Tuesday, May 9, 2017

India and the wars her children wage

Nationhood is very much like parenthood with the disappointment, or happiness, of children choosing their own ways when they grow older. All of us have common historical identity. We all studied in the same schools, learnt the same history, had almost similar cultural influences... we're the same bunch. We practically grew up in the same, albeit, large house. Hers is the typical Indian family with a lot of children. Just like any children who grew up together, we made our adult choices of inclination towards one side. Our own situations compelled us to make our choices with clear conviction, however ridiculous, including the one to stay away from politics completely. 

Like any happy family that accepts its own siblings, despite differences, we ought to do exactly that. Whatever we stand for and fight for apart, we're still one big happy family. Slightly irritating, maybe, but nonetheless. When in a tight spot, we help each other out in brotherly & sisterly love. At home, there ought to be no bones broken or blood shed. At times, the elder ones do the controlling but we all have each other's back, no matter what. 

But then there's the thing of family honour. I'm not talking about the family honour that defines honour killings. There's precisely zero honour in that. I'm talking about when you disrespect your own, especially the one that you grew up with. It doesn't mean you should accept it. It just means that you shouldn't disrespect it. You don't trash what was undeniably home, unless it wasn't made home for you at all. If you do, you don't get murdered. You just get ousted and disowned. You'd still have mother's, brother's and sister's love. They'd still secretly leave food out for you. But they will stop if you still attack them from the outside. They may even retaliate proactively and attack in defense.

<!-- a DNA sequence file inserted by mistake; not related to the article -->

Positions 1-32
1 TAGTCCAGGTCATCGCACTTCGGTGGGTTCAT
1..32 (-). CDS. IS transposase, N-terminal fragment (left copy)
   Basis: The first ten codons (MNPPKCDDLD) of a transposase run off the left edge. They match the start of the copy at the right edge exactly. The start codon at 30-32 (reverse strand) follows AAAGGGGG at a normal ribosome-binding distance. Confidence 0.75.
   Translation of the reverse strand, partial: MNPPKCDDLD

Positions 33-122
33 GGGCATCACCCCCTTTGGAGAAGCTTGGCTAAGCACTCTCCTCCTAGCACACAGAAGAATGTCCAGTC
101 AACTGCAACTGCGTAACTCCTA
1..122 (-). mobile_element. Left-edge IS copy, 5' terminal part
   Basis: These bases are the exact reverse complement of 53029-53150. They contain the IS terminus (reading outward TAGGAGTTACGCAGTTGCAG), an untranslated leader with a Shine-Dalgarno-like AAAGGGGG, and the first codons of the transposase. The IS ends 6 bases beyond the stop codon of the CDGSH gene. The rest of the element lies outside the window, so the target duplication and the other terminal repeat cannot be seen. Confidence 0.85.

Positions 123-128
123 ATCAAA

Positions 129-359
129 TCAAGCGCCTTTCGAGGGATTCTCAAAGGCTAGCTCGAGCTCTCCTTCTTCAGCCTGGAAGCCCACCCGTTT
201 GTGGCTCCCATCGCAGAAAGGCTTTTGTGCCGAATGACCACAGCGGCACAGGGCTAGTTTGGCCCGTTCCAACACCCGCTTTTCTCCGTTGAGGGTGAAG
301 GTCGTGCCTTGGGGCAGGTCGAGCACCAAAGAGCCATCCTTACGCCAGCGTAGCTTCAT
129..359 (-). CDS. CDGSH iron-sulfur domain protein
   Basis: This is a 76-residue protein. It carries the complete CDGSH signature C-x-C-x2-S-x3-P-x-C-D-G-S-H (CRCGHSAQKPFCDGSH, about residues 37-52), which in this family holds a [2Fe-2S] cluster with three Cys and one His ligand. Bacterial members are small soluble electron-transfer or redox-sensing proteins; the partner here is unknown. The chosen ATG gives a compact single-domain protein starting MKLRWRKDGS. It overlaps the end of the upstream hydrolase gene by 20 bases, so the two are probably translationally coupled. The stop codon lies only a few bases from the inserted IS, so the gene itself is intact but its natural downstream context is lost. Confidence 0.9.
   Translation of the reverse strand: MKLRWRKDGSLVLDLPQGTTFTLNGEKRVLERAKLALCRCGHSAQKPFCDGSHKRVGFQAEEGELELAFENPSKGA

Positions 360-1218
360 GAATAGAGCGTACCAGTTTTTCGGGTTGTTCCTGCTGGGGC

This is the setting of fair game that politics ought to be. Our political choices or non-choices are always primarily personal. They have a personal backstory that comes with a lot of attachment, which is our primary decision-driving factor with them. Our choices don't make us traitors as long as we make our choices from the same identity base: we're all from this land that we know as home, and we have different ideas of how things should be. Our views should be allowed basis the fact that this is our home. 

Democracy gives us that space: to dissent as a right if we choose to practice it. What's possible and pragmatic from our views is a different discussion. We have power to change things in democratic process, through voting, expression and active participation. We shouldn't be disallowed that, if our ideas differ, unless we're causing collateral damage. The laxman rekha starts where you are against the idea of India itself, its healthy history (and evolution), and want it to be anything but that. It doesn't start from when you are anti-successive governments for their people oppression or when you don't hold the view that we have the best soil in the world (and therefore a superior everything).